Research Handbook on Directors’ Duties
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Research Handbook on Directors’ Duties

Edited by Adolfo Paolini

Directors’ duties and liabilities have become the centre of a general legal discussion following the 2008 financial scandal that resulted in global recession. Questions have arisen regarding the ways in which the directors of the world’s major financial institutions have handled their duties and how their decisions have impacted investors, shareholders and consumers. This detailed Handbook discusses the nature of the relationship between a company and its directors, assessing issues such as how duties are discharged, liabilities that may arise and what interests directors should consider before embarking on commercial ventures.
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Chapter 11: Navigating financial turbulence: directors’ duties in the face of insolvency

Michelle M. Harner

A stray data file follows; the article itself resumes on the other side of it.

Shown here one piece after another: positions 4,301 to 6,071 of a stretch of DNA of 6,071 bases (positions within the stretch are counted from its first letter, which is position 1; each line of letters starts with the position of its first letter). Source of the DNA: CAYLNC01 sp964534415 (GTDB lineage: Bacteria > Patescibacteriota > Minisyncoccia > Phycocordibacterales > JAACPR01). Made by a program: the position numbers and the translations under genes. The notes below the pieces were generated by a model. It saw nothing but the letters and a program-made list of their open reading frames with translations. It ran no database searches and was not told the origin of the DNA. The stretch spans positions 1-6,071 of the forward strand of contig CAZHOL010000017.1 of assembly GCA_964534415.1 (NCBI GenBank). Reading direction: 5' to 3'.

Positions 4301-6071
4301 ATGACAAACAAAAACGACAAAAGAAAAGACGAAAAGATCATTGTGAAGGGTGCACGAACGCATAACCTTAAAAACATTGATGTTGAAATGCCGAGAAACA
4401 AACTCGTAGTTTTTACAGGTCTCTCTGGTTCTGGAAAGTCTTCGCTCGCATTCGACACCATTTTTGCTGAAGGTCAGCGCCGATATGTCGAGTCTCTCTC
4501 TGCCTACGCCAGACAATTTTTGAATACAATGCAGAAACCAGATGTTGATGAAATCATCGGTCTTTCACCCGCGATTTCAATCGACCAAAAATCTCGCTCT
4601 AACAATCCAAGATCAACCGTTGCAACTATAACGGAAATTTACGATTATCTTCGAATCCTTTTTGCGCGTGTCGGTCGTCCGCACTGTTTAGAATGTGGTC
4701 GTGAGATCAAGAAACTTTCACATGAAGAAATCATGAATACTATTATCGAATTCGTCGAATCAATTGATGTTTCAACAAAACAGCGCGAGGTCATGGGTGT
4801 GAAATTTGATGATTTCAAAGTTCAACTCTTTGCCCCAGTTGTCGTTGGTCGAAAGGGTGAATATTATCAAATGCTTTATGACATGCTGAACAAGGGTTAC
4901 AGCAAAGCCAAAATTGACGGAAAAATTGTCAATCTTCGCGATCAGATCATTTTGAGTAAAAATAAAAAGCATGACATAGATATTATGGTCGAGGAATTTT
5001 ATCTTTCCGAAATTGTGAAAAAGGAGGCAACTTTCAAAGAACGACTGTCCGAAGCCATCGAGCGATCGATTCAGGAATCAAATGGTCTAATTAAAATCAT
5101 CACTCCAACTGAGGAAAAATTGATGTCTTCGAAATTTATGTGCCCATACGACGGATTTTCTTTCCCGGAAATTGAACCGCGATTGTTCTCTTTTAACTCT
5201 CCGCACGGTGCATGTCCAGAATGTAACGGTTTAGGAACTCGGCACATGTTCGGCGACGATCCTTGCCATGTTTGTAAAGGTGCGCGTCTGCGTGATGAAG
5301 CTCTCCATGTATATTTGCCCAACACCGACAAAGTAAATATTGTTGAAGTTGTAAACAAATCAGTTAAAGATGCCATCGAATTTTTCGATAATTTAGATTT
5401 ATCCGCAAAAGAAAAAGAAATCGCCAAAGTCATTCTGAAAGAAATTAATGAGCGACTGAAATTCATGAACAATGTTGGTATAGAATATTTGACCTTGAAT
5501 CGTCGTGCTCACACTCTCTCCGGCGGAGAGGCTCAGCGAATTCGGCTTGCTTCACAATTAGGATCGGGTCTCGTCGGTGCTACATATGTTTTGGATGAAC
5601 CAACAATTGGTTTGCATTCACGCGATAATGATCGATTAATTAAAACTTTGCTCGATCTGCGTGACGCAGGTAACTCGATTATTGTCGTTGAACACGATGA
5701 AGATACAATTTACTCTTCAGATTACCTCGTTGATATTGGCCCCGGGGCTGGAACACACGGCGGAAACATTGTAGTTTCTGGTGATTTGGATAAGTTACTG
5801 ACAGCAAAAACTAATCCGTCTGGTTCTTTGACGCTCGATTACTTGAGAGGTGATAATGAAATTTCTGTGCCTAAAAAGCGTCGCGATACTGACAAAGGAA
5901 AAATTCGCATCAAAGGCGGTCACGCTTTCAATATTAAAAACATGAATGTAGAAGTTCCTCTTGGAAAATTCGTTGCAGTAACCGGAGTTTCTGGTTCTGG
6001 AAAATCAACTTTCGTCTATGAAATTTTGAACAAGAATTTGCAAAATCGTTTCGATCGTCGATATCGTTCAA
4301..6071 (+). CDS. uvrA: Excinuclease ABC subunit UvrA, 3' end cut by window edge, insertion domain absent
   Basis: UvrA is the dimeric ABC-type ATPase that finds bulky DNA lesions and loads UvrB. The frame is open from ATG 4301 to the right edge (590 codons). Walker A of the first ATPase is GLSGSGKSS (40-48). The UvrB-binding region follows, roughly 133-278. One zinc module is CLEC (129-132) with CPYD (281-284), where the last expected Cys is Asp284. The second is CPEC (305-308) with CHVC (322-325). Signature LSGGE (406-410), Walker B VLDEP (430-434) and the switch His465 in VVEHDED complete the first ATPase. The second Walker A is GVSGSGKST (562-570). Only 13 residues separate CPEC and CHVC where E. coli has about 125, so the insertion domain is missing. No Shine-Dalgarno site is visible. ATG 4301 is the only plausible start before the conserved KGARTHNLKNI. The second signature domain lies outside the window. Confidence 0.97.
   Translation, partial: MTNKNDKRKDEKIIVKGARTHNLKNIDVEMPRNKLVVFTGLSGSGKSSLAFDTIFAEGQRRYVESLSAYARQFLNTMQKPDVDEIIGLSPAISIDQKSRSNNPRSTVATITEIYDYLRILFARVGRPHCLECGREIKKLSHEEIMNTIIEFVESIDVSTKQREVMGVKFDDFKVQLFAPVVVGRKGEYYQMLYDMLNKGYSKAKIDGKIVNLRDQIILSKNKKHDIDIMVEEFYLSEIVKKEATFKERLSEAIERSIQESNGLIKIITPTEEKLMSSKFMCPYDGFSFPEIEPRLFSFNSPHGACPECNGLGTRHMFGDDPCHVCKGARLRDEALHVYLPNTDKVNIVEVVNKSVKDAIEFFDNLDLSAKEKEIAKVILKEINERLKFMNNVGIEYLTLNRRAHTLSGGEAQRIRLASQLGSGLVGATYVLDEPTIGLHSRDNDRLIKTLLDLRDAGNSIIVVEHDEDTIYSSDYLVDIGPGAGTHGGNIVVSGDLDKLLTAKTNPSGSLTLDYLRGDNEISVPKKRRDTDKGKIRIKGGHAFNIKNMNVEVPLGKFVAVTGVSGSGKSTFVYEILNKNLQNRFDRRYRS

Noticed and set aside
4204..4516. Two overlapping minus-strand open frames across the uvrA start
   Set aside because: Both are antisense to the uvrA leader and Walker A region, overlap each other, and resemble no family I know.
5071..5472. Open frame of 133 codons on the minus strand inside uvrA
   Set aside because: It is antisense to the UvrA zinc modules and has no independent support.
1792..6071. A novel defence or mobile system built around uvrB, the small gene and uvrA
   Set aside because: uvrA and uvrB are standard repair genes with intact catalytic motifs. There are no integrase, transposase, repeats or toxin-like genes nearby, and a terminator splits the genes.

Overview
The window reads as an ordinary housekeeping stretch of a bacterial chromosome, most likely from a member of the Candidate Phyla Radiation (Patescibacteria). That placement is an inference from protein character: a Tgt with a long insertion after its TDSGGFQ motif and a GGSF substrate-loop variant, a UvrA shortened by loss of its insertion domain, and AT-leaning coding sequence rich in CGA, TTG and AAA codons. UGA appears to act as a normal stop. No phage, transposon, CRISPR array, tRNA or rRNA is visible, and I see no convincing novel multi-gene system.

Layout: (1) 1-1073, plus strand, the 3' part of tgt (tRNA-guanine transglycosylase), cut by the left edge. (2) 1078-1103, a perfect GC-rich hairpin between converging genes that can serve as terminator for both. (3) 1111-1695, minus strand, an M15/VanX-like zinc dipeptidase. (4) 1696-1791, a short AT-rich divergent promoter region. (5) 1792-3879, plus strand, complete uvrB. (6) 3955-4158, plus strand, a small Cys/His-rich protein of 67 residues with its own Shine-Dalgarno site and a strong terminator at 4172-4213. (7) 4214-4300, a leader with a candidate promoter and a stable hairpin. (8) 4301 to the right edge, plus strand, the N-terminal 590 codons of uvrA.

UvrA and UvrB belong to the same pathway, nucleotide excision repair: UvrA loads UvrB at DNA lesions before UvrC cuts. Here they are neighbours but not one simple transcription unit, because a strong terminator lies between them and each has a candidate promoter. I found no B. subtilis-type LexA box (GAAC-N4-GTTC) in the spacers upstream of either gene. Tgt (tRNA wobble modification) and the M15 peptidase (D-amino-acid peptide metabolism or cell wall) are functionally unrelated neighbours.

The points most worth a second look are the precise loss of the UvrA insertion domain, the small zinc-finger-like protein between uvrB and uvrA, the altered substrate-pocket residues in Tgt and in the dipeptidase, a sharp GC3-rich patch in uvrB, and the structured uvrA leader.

In the United States, parties can elect to do business in a variety of legal entity forms. Parties – particularly those wanting to tap the public markets for financing – frequently organize their businesses in the corporate form. To an increasing extent, parties also are using unincorporated entity forms such as limited partnerships and limited liability companies. Regardless of the entity choice, the business’s affairs are managed by individuals: typically, directors of a corporation and general partners or managers of unincorporated entities. These individuals are responsible for charting the business’ course in good times and in bad, and it often is the latter scenario that proves most challenging. This chapter focuses on the duties of corporate directors when the corporation experiences financial distress. The general fiduciary duties of corporate directors and the beneficiaries of those duties are fairly well defined when the corporation is solvent. What those duties are and to whom they are owed become murky once the corporation experiences a liquidity issue, significant contingent liability, or other financial distress. This chapter explores these issues for directors of solvent, insolvent, and nearly insolvent corporations. It also highlights how these issues might impact general partners or managers of unincorporated entities and offers a brief comparison to the laws of other countries.

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